Because in spite of the fact that we have the lowest unemployment rate in peacetime since Boeing introduced the 707 in 1957, we know that the world is changing rapidly. And as every businessperson knows, once you slow down, the competition catches up. So this is not a time for America, with its prosperity, to slow down. It's a time to bear down and look at the long-term challenges facing us in the 21st century.
I would just like to briefly mention three points. Our economic success as a nation has come from a commitment to fiscal discipline, investing in our people, and expanding our markets. And I believe we have a great deal more to do in all areas. And let me just briefly say, in the State of the Union Address, I made what I expect to be an increasingly controversial proposal. I said, "We've got the first surplus in 30 years now. We project that we will average big surpluses over the next 25 years. I recommend that for 15 of those 25 years, we actually save almost 80 percent of the surplus and save it because when the baby boomers become the senior boom when we all retire, there will only be about two people working for every one person drawing Social Security."
Audience member. [Inaudible] [Laughter]
The President. And—did you laugh at me or what you said? [Laughter] Listen, as one of them, I don't think it's too funny, myself. [Laughter]
And the Social Security payroll tax will not be sufficient to cover Social Security payments by 2013. By 2032, the Trust Fund will run out of money. Meanwhile, we're all living longer and depending more on sophisticated technology, so Medicare is projected to not cover its costs by 2010.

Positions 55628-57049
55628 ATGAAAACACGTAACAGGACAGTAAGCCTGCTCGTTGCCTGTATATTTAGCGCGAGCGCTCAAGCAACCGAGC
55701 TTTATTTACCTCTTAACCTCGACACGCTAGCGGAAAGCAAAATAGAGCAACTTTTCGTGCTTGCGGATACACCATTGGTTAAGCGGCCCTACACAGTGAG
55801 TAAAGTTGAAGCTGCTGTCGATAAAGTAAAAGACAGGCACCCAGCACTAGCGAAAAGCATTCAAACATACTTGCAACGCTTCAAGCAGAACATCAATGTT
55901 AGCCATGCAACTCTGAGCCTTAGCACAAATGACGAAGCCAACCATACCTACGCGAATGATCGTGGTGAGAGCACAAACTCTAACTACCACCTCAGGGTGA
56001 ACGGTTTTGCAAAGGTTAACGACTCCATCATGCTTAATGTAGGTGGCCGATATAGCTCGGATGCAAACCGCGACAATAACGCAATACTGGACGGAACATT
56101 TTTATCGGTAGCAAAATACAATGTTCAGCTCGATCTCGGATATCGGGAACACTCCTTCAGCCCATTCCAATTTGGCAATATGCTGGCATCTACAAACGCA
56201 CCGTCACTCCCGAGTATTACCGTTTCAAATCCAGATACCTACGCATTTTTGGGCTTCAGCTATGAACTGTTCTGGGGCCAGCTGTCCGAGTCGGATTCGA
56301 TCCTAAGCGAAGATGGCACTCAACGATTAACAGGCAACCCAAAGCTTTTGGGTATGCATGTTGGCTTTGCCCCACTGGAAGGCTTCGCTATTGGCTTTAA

Now, I believe we can debate within the Congress, within the Democrats and Republicans, exactly how we're going to fix Medicare and how we're going to fix Social Security, but I know one thing: You're not going to fix big, sweeping demographic changes like this without some money. And so what I propose to do is to save this portion of the surplus, about a little over 60 percent for Social Security, 15 percent for Medicare for 15 years, and while we're doing it, to buy back the public debt with the money we're saving, because we don't need to spend it right now.
Now, if we do that, we will not only be able to save Social Security and Medicare in a way that will prevent the baby boomers from putting an impossible burden on our children and our grandchildren, which I can tell you as the oldest of the baby boomers is something that my generation constantly worries about, that when we all retire the cost of our retirement will be too burdensome on our children and their ability to raise our grandchildren. It will not only do that. It will enable us to pay down our debt.